This year, September 11 marks the 20h anniversary of the worst terrorist attack on American soil in history. And every year, brands struggle with the uneasy question: do we pay tribute, or is that tacky? In the past, brands that have attempted to pay tribute on social media have, more often than not, been told their efforts are unwelcome. Yet every year, as companies continue rolling out advertising campaign associated with the attacks, they receive a wave of outrage and backlash from consumers as a response. It’s clear the public doesn’t want to see brands using 9/11 to profit, even in a tributary way.
Consumers have made it clear on social media that using 9/11 to market consumer goods does nothing to honor the victims of the attacks or their families. An increasing number of consumers have even begun boycotting brands that attempt to highlight this important date in U.S. history and see it only as another unwelcome marketing ploy.
Several big brands have tried over the years to make tributes on the anniversaries of the attacks. In 2014, CVS Pharmacy posted a picture of Manhattan with two lights meant to represent the towers, along with a logo in the bottom corner. Twitter dubbed this a #brand fail as people quickly began to flood social media with complaints. The photo was taken down shortly thereafter.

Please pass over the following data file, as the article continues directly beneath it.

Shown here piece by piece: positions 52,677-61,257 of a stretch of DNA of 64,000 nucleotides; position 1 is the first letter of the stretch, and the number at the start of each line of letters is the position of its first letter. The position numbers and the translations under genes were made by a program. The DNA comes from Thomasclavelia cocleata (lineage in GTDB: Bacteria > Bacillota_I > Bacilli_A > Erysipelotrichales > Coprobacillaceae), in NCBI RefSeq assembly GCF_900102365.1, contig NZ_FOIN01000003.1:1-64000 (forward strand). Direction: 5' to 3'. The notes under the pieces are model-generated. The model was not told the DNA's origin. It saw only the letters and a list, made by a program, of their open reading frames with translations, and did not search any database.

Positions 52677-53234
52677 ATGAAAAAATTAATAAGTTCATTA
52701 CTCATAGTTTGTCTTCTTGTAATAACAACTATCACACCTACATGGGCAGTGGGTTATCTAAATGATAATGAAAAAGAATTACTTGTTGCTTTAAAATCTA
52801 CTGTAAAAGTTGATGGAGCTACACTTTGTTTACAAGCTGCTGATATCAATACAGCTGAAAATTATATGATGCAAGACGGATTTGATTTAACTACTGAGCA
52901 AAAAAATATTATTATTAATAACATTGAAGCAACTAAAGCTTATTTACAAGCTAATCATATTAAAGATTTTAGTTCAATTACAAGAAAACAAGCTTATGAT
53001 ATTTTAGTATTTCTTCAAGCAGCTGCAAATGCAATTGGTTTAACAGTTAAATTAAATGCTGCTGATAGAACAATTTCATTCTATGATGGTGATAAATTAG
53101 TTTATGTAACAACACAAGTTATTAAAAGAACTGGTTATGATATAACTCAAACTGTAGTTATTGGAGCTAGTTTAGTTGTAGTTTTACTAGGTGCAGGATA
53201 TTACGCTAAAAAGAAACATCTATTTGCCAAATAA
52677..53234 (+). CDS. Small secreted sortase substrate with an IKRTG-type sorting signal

In 2016, Walmart and Coca-Cola came under fire for a tasteless display of Coke structures resembling the American Flag, the twin towers, and a “we will never forget banner,” along with a sale sign right beneath the banner. The consumer market has made it clear that 9/11 isn’t the anniversary to commemorate with advertising or marketing.
A number of consumers have publicly wondered why some brands feel the need to continue creating such campaigns, or even acknowledge the event in the first place. Not only have these companies wound up on the receiving end of plenty of public backlash, but more often than not they later had to reverse their actions and publicly apologize.
This practice regarding 9/11 tributes and campaigns has become so common in the last two decades that several years ago, the popular satirical news outlet The Onion decided to create a fake advertising campaign paired with offensive photos, which, predictably, sparked further outrage.
For brands and corporations, the best way to go about this important date in U.S. history is to simply go dark, as it’s clear most Americans believe this is not an event that should be utilized for any promotional efforts.
Ronn Torossian is CEO of 5WPR, a leading PR agency.